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dc.contributor.advisorSlate, John R
dc.contributor.committeeMemberMartinez-Garcia, Cynthia
dc.contributor.committeeMemberMoore, George W.
dc.creatorLariviere, Mary 2016
dc.description.abstractPurpose The primary purpose of this journal-ready dissertation was to determine the degree to which differences existed in extracurricular participation rates among students as a function of status as an English Language Learner. Additionally, the extent to which participation was related to socioeconomic status and length of time in U.S. schools was examined. The secondary purpose of this journal-ready dissertation was to ascertain to what extent participation in extracurricular activities related to English language acquisition, academic performance, and certain behaviors related to school connectedness among English Language Learners. Method A non-experimental, causal-comparative research design was utilized for this journal-ready dissertation. Archival data were obtained from a large district in southeast Texas. Specific information obtained was inclusive of student status as an English Language Learner, student status as economically disadvantaged, student ethnicity, student years in U.S. schools, and course enrollment. In addition, scores on the Texas English Language Proficiency Assessment System, scores on the State of Texas Assessment for Academic Readiness, attendance rates, grade point average, student status for honor roll, and number of disciplinary infractions were analyzed as a function of extracurricular activity participation. Results Revealed in the analyses was that English Language Learners did not engage in extracurricular activities at a rate that was comparable to their English proficient peers. Further, economic status and length of time in U.S. schools was not related to participation among English Language Learners. Participation in extracurricular activities was also not related to progress toward or attainment of language fluency. However, participation in extracurricular activities was statistically significantly negatively related to reading and mathematics achievement for English Language Learners. For all of the school connectedness factors examined (i.e., student grades, student attendance, and student discipline), statistically significant relationships were present for English Language Learners who participated in extracurricular activities. Results were not congruent with the extant literature regarding extracurricular activity participation and school performance. Suggestions for future research, as well as implications for policy and practice, were provided.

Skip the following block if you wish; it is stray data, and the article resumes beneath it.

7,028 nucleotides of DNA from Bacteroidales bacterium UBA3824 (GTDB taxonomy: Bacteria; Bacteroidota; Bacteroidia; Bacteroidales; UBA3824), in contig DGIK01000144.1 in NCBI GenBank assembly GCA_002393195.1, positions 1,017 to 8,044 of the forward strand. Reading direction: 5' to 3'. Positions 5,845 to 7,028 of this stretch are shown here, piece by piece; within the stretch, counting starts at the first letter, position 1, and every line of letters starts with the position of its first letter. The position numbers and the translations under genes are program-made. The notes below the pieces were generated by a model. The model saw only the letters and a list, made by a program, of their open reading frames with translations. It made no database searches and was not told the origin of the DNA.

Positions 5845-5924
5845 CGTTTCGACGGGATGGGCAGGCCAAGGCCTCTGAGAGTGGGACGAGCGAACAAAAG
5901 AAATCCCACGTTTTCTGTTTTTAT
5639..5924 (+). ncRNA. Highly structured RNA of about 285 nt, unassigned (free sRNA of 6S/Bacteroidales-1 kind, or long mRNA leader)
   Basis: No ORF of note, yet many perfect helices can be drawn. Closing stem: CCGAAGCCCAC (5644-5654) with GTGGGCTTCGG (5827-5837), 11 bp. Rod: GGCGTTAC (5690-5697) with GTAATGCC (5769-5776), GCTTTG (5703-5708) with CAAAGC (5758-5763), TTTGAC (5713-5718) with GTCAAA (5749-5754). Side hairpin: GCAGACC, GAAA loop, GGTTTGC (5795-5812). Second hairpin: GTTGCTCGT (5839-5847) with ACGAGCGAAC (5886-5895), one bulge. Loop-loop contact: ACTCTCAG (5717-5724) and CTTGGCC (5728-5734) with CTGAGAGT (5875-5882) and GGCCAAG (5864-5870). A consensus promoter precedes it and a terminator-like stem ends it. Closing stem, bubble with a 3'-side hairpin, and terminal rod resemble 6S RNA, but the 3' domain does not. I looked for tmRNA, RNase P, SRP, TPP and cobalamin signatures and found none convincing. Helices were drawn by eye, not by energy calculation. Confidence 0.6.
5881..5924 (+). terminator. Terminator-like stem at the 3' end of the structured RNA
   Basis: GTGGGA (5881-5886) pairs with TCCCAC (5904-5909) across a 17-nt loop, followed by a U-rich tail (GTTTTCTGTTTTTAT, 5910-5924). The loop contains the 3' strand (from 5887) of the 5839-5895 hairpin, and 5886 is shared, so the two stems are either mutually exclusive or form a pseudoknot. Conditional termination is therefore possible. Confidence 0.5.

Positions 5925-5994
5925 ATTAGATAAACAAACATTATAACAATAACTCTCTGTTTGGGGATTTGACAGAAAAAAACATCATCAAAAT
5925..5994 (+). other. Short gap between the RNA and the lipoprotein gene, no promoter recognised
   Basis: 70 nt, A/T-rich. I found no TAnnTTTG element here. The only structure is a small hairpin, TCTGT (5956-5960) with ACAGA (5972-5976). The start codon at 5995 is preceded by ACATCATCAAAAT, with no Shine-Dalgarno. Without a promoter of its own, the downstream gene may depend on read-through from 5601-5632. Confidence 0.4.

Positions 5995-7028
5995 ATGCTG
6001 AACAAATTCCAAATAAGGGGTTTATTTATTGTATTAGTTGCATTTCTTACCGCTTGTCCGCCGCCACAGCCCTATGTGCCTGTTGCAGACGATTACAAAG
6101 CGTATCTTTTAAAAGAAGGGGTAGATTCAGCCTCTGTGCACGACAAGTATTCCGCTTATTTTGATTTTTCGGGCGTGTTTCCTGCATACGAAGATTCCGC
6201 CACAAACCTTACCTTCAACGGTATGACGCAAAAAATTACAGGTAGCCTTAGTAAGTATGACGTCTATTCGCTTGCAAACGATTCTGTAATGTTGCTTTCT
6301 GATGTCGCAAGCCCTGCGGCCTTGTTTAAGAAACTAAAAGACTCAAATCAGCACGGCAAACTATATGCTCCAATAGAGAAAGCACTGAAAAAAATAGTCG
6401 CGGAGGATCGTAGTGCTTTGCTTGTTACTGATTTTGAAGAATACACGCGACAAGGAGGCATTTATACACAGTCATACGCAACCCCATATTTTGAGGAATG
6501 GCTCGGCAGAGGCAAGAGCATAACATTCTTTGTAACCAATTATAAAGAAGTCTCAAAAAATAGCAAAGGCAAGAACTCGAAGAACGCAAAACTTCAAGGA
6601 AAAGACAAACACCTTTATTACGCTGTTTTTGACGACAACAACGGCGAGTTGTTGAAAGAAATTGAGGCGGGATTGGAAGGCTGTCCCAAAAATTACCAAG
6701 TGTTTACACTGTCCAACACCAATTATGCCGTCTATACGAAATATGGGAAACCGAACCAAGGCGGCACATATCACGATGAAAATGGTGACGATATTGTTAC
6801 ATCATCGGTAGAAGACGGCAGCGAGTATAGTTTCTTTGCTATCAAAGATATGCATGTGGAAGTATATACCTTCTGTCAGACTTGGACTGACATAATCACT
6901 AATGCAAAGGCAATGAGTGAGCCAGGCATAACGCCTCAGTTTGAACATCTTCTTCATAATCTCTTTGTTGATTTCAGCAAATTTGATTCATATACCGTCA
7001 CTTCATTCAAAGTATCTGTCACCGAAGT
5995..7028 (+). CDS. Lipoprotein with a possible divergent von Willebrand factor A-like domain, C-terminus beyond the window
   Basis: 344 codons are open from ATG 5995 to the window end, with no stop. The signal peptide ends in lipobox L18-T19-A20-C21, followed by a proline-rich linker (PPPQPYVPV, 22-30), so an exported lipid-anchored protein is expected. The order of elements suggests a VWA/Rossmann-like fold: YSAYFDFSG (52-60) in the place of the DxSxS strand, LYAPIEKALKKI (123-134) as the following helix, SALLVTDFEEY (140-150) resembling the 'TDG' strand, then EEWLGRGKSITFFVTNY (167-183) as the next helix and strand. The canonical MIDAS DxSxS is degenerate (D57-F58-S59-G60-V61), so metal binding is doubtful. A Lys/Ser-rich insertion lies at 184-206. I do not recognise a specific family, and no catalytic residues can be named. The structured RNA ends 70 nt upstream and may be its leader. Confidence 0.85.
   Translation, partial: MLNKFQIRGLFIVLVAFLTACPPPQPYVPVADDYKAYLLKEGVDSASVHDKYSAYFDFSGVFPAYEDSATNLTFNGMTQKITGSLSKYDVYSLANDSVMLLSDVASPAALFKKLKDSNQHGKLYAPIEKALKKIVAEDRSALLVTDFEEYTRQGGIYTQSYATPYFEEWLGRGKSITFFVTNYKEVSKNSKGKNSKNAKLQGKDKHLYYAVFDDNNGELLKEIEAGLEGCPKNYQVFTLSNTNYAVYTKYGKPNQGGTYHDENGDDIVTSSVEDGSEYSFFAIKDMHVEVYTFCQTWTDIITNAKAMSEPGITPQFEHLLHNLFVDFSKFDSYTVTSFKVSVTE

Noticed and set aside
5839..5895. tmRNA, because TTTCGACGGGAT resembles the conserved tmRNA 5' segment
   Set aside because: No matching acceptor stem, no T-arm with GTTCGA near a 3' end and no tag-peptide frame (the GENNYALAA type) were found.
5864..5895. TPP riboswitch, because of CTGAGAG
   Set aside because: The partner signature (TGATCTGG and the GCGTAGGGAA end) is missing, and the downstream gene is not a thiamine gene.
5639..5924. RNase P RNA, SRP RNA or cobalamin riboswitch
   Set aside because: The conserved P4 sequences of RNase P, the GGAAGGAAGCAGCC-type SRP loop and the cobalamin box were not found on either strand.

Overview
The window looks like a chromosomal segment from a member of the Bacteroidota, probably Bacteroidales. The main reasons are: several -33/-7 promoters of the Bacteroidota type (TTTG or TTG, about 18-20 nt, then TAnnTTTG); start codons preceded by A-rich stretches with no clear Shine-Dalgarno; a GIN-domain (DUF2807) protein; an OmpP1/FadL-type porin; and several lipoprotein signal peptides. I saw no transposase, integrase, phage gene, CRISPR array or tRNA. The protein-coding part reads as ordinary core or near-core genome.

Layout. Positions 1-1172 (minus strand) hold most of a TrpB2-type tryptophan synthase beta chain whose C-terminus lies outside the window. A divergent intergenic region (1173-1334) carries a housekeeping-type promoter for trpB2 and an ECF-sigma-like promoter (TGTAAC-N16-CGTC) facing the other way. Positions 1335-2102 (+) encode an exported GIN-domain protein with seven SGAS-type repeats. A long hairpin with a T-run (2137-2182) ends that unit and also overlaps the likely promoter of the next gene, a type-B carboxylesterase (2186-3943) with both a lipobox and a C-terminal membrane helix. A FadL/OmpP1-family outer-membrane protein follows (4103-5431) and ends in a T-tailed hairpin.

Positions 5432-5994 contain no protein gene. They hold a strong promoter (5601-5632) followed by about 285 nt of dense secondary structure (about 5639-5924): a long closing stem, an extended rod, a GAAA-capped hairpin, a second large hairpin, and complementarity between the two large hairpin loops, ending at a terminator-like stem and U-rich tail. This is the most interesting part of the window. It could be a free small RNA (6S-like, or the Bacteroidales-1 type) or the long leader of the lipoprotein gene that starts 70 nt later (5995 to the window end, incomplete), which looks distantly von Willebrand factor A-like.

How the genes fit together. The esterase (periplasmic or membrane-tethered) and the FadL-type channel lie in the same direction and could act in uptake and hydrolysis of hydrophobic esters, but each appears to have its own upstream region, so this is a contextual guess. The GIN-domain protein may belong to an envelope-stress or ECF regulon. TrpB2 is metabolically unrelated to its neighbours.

dc.subjectExtracurricular Activities, School Connectedness, English Language Learner, Limited English Proficient, Second Language Acquisition, School Involvement

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